Belajar Bahasa Cina BBC

How to use the words “Before” & “After”

In the class, we always say that Mandarin is easier to learn and more logic than English . But there are some Mandarin words and structure that are a bit hard to explain in English. This is one of the examples: In broken English, the sentence sounds like: 1. Before eating, need to wash hand 2. After eating, don't do exercise. 12936503_1373709369321311_3834022067391442933_n   after   Let us know in comment below whether you understand or not. We will try our best to explain. The best way is to practice and apply what you have learnt!

Why did the Chinese never adopt word spacing?


Believe it or not, youcanactuallyreadEnglishsentenceswithoutspacesaswell. Ittakessomepractice, butyoushouldbeabletoreadthesesentenceswithoutmuchfussatall.

Spaces are not strictly necessary even for alphabet-based languages - for logographic characters that has their own meanings (instead of just representing sounds like alphabets), it's definitely not needed.

Native Chinese speakers definitely don't have issues reading without spaces. If spaces were introduced, it probably would actually slow down the reading somewhat - since there is a likelihood of spaces being added at unexpected places, "lik ethi sway", since we don't have established conventions on where spaces should be added.

The only situation where one can argue that having spaces is helpful is for foreign learners coming from a language that uses spaces, like English.

Sorry to be blunt here - languages simply don't evolve around the needs of language learners in any language. English will still retain its irregular verbs and other issues, no matter how loudly English learners complain.

So - if you want to learn Chinese - better get used to reading them the way native Chinese do. But if you have the magical power to change the minds of 1.5 billion Chinese people to see things your way and convert all existing texts to use spaces - by all means go for it.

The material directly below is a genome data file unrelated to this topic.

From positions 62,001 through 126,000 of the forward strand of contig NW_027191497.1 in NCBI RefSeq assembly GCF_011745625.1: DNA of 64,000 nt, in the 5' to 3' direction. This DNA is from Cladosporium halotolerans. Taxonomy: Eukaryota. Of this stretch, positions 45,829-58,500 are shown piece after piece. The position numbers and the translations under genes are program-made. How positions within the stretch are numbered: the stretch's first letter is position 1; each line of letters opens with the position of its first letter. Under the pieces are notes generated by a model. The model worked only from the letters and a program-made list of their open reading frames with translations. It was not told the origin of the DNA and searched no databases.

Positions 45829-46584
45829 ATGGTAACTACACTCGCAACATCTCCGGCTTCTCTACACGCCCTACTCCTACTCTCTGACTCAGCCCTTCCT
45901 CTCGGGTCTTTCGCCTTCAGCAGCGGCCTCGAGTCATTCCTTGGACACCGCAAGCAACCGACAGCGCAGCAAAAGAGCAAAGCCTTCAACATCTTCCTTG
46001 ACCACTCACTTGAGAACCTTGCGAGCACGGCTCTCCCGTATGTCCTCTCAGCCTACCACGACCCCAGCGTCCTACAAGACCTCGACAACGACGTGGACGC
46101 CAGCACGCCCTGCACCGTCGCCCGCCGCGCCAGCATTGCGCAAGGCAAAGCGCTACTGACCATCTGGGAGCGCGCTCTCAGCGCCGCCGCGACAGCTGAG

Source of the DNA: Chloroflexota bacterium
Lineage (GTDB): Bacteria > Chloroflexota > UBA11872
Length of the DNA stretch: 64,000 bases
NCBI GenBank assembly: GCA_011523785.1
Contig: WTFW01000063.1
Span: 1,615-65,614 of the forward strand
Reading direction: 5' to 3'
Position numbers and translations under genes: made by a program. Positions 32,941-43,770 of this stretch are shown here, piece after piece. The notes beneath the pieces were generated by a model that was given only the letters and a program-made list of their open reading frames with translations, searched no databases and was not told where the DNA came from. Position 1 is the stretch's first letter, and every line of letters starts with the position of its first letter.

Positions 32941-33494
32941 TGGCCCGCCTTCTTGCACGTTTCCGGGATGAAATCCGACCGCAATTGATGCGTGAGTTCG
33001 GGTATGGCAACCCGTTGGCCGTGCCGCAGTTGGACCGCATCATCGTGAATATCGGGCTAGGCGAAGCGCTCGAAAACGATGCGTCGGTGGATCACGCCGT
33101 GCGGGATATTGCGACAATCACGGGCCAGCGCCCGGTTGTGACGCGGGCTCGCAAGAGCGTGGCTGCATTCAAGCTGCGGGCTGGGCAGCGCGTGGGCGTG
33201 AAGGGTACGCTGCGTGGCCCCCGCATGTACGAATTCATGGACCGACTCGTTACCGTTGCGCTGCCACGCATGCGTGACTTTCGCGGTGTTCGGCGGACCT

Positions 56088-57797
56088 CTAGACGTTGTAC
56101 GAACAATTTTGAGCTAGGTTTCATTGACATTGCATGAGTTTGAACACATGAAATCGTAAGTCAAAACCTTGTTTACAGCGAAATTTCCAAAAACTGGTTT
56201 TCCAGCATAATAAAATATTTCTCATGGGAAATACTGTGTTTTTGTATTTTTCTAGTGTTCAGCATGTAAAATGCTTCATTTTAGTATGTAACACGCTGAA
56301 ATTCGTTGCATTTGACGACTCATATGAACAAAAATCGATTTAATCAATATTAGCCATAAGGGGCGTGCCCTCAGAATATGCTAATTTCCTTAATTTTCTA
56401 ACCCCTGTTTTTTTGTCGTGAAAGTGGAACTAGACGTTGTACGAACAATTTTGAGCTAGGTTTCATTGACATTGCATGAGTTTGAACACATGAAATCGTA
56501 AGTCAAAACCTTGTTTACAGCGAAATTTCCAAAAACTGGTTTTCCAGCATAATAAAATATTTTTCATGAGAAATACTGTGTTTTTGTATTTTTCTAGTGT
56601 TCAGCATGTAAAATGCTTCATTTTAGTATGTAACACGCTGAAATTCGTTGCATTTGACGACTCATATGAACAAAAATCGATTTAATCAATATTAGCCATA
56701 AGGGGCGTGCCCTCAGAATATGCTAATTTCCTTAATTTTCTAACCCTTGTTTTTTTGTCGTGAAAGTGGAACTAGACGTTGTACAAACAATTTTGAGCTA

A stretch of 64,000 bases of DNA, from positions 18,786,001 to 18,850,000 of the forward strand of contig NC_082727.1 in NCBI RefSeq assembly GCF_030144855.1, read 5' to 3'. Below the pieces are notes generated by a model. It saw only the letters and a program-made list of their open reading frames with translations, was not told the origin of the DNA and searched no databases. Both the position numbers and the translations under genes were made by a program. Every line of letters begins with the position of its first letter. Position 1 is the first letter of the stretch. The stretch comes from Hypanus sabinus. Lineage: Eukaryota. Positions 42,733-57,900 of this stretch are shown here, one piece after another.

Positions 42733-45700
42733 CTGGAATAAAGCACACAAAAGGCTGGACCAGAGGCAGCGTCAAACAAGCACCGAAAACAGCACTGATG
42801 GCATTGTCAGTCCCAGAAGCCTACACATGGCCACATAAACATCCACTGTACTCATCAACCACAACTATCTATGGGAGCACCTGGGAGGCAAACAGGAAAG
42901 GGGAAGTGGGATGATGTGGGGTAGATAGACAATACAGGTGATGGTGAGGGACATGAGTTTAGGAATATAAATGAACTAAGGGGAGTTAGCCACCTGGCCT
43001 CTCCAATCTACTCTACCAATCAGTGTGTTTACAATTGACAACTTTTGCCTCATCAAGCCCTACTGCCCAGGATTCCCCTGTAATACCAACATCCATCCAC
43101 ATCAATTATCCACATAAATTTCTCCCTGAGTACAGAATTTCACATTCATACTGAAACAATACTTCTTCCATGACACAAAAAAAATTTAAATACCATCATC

Below is a practice text for those who want to try reading English without spaces. It's a repeat of the above.


Believeitornot, youcanactuallyreadEnglishsentenceswithoutspacesaswell. Ittakessomepractice, butyoushouldbeabletoreadthesesentenceswithoutmuchfussatall.

Spacesarenotstrictlynecessaryevenforalphabet-basedlanguages - forlogographiccharactersthathavetheirownmeanings (insteadofjustrepresentingsoundslikealphabets), it'sdefinitelynotneeded.

NativeChinesespeakersdefinitelydon'thaveissuesreadingwithoutspaces. Ifspaceswereintroduced, itprobablywouldactuallyslowdownthereadingsomewhat - sincethereisalikelihoodofspacesbeingaddedatunexpectedplaces, "lik ethi sway", sincewedon'thaveestablishedconventionsonwherespacesshouldbeadded.

Theonlysituationwhereonecanarguethathavingspacesishelpfulisforforeignlearnerscomingfromalanguagethatusesspaces, likeEnglish.

Sorrytobeblunthere - languagessimplydon'tevolvearoundtheneedsoflanguagelearnersinanylanguage. Englishwillstillretainitsirregularverbsandotherissues, nomatterhowloudlynon-nativespeakerscomplain.

So - ifyouwanttolearnChinese - bettergetusedtoreadingthemthewaynativeChinesedo. Butifyouhavethemagicalpowertochangethemindsof1.5billionChinesepeopletoseethingsyourwayandconvertallexistingtextstousespaces - byallmeansgoforit.

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